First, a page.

“When I graduated in 1999 with a master in geology, the market wasn’t very good for employment in the oil industry,” Charlotta recalls. “The oil price stood at about 10 dollar a barrel, and as a consequence many companies were closing their doors.”
Born in Sweden and studied in Norway, Charlotta has always seen herself as a Scandinavian, so maybe it is not too much of a surprise that she eventually secured a job in Denmark. She started working as a geologist for state-owned company Dong, that participated in all developments in the Danish sector.
The first step out
“I gained a lot of insight in the Danish subsurface quickly,” Charlotta explains. “However, Dong was not supposed to look beyond the boundaries of the Danish part of the continental shelf, so it was really quite interesting to see the Siri Canyon play unfold, as this heralded a change in that regard.”
The Siri Canyon play constitutes a string of mass flow sands in the north of the Danish North Sea, shed from the Norwegian landmass in Paleocene times. Oil generated in the Central Graben to the west managed to reach these sandstones and was trapped in a few places.
As the fields in the Siri Canyon are situated very close to the Norwegian-Danish offshore boundary, there was an appetite to explore for an equivalent in Norwegian waters. For that reason, Dong was granted the opportunity to look for similar reservoirs outside the Danish North Sea, and as such the horizon for a group of geoscientists at Dong, including Charlotta, opened up towards the north.
“We didn’t know much about the Norwegian sector at all,” Charlotta says, “but now having a mandate to move into the area meant that we had carte blanche to immerse ourselves in the geology of a new area, which was very exciting.”
The doors opened more widely
As the Faroe Islands are also part of the Danish political entity, it must be said that there was also the opportunity to look at the Atlantic margin; Dong had a couple of licences in Faroese waters in the early 2000’s. “However, driven by the success of exploration in the UK part of the West of Shetlands, we were now also allowed to move across that boundary and apply for licences over there,” Charlotta says.
This was the beginning of a phase of continued expansion, as the company not only applied for acreage in the UK, it also acquired the Norwegian company Pelican in 2001, which had interests in fields such as Ula and Gyda.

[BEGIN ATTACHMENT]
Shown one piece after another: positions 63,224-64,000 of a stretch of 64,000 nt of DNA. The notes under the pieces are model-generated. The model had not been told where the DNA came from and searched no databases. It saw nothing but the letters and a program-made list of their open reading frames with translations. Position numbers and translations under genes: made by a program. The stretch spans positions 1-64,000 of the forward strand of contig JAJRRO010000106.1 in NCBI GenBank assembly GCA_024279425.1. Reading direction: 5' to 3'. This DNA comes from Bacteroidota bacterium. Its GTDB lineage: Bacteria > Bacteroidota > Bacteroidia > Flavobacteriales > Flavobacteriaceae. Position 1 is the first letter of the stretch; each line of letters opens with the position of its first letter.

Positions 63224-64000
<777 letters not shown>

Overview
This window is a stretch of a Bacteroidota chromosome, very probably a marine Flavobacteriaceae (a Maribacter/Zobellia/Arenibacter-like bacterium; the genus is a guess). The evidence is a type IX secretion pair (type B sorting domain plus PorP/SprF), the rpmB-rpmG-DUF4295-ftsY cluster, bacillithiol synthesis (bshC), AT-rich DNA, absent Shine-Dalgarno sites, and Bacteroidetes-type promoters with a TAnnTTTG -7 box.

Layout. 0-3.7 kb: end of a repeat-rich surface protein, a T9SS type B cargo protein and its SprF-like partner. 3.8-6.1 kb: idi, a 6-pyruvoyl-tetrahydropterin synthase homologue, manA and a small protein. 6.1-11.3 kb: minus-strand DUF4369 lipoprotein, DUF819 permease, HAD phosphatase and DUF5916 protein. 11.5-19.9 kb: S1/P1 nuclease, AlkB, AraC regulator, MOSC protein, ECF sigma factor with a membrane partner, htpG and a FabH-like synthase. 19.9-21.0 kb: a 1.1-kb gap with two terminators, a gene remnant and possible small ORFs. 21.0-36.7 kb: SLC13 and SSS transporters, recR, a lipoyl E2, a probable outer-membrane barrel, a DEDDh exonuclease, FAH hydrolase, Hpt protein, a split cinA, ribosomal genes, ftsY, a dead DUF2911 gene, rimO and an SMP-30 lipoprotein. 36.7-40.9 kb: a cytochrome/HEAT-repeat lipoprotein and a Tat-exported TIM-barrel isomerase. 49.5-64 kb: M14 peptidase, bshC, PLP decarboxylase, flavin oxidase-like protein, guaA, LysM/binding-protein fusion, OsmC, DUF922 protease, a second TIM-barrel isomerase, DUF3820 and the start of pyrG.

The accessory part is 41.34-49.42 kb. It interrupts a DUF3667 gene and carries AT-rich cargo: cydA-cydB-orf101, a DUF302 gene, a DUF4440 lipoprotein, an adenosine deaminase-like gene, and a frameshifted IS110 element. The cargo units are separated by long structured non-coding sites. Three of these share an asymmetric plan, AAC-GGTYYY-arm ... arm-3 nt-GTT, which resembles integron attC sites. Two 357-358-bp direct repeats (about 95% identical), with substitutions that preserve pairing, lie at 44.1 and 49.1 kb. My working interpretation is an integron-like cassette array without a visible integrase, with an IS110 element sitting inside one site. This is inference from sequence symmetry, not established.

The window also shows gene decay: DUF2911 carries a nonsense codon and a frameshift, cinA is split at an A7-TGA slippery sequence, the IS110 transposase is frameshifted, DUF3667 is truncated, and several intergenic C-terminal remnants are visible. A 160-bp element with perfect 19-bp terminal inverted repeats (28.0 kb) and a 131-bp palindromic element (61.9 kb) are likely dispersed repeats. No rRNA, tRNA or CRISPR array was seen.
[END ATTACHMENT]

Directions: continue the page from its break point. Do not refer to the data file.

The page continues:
“For a geologist to be working in a company with such a growth strategy was really exciting, Charlotta says, especially when it even comes to operating a well in the West of Shetlands and all the technical work that comes with that. In addition, we looked at areas as far as the eastern Mediterranean for a short while, and acquired acreage in the Barents Sea.”
Looking back, it was those 10 years from expanding into the Norwegian sector to ultimately drilling wells as an operator that shaped her career as a geoscientist to a large extent. However, with Dong changing strategy in 2010-2012, driven by climate-related concerns, the company started a downward trend in terms of oil and gas investments. Ultimately, this led to Charlotta losing her job in 2018, shortly after the company was sold to Ineos in 2017.
Life after oil
Since then, Charlotta has worked as an independent consultant, still based in Denmark. Although she still provides specialist geological services to the oil industry, she is also involved in the geothermal sector in the country. “Denmark has a number of good reservoirs to extract heat from,” Charlotta adds, “and it really is a potential resource that should be looked at more.” She is currently trying to bring together people to unlock this resource better, although there are still some hurdles to take.
All in all, Charlotta looks back at a rewarding career as a geoscientist so far, and even though oil and gas do not form the backbone of her work anymore, she is still very much involved in subsurface work in the green energy sector and very much looking forward to continue this way.